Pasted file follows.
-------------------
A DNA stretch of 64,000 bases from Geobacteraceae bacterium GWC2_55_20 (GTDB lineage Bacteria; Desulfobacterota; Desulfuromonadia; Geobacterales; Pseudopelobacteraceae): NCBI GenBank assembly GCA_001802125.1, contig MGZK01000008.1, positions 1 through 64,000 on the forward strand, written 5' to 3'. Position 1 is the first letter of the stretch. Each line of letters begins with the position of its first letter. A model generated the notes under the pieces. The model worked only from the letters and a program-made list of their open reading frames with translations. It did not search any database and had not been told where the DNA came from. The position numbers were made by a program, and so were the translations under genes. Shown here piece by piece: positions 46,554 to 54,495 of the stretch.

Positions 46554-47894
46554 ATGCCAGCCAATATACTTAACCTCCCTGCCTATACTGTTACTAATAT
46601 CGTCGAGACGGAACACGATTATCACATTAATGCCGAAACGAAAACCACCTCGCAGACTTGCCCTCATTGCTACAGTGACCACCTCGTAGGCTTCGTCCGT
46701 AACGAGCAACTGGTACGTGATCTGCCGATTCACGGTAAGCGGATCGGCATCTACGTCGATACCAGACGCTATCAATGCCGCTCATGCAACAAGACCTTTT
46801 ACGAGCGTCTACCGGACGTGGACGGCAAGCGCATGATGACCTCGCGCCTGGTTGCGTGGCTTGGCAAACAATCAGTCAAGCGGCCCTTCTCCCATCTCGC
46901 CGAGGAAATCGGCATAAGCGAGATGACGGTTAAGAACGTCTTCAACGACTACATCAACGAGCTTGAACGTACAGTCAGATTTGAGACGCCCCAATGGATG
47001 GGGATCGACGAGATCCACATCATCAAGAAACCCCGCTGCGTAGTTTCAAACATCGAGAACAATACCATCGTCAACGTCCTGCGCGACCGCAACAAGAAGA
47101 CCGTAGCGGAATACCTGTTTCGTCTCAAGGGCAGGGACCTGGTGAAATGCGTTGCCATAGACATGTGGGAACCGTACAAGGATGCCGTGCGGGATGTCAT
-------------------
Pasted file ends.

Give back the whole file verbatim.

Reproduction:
A DNA stretch of 64,000 bases from Geobacteraceae bacterium GWC2_55_20 (GTDB lineage Bacteria; Desulfobacterota; Desulfuromonadia; Geobacterales; Pseudopelobacteraceae): NCBI GenBank assembly GCA_001802125.1, contig MGZK01000008.1, positions 1 through 64,000 on the forward strand, written 5' to 3'. Position 1 is the first letter of the stretch. Each line of letters begins with the position of its first letter. A model generated the notes under the pieces. The model worked only from the letters and a program-made list of their open reading frames with translations. It did not search any database and had not been told where the DNA came from. The position numbers were made by a program, and so were the translations under genes. Shown here piece by piece: positions 46,554 to 54,495 of the stretch.

Positions 46554-47894
46554 ATGCCAGCCAATATACTTAACCTCCCTGCCTATACTGTTACTAATAT
46601 CGTCGAGACGGAACACGATTATCACATTAATGCCGAAACGAAAACCACCTCGCAGACTTGCCCTCATTGCTACAGTGACCACCTCGTAGGCTTCGTCCGT
46701 AACGAGCAACTGGTACGTGATCTGCCGATTCACGGTAAGCGGATCGGCATCTACGTCGATACCAGACGCTATCAATGCCGCTCATGCAACAAGACCTTTT
46801 ACGAGCGTCTACCGGACGTGGACGGCAAGCGCATGATGACCTCGCGCCTGGTTGCGTGGCTTGGCAAACAATCAGTCAAGCGGCCCTTCTCCCATCTCGC
46901 CGAGGAAATCGGCATAAGCGAGATGACGGTTAAGAACGTCTTCAACGACTACATCAACGAGCTTGAACGTACAGTCAGATTTGAGACGCCCCAATGGATG
47001 GGGATCGACGAGATCCACATCATCAAGAAACCCCGCTGCGTAGTTTCAAACATCGAGAACAATACCATCGTCAACGTCCTGCGCGACCGCAACAAGAAGA
47101 CCGTAGCGGAATACCTGTTTCGTCTCAAGGGCAGGGACCTGGTGAAATGCGTTGCCATAGACATGTGGGAACCGTACAAGGATGCCGTGCGGGATGTCAT